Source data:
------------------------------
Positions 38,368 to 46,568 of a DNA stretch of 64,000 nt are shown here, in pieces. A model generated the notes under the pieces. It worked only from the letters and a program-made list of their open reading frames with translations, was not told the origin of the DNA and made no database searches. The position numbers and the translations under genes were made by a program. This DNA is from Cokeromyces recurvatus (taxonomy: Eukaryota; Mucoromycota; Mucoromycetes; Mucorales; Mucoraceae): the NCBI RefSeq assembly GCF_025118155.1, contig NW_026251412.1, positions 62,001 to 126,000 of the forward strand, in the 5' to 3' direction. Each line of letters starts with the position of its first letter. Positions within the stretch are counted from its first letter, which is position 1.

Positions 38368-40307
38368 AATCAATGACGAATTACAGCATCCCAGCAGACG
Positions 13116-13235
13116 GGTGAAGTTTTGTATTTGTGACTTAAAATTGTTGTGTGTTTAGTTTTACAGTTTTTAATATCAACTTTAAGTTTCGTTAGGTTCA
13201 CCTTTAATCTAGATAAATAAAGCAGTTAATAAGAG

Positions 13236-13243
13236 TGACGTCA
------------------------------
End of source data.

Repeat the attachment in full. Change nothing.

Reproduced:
Positions 38,368 to 46,568 of a DNA stretch of 64,000 nt are shown here, in pieces. A model generated the notes under the pieces. It worked only from the letters and a program-made list of their open reading frames with translations, was not told the origin of the DNA and made no database searches. The position numbers and the translations under genes were made by a program. This DNA is from Cokeromyces recurvatus (taxonomy: Eukaryota; Mucoromycota; Mucoromycetes; Mucorales; Mucoraceae): the NCBI RefSeq assembly GCF_025118155.1, contig NW_026251412.1, positions 62,001 to 126,000 of the forward strand, in the 5' to 3' direction. Each line of letters starts with the position of its first letter. Positions within the stretch are counted from its first letter, which is position 1.

Positions 38368-40307
38368 AATCAATGACGAATTACAGCATCCCAGCAGACG
Positions 13116-13235
13116 GGTGAAGTTTTGTATTTGTGACTTAAAATTGTTGTGTGTTTAGTTTTACAGTTTTTAATATCAACTTTAAGTTTCGTTAGGTTCA
13201 CCTTTAATCTAGATAAATAAAGCAGTTAATAAGAG

Positions 13236-13243
13236 TGACGTCA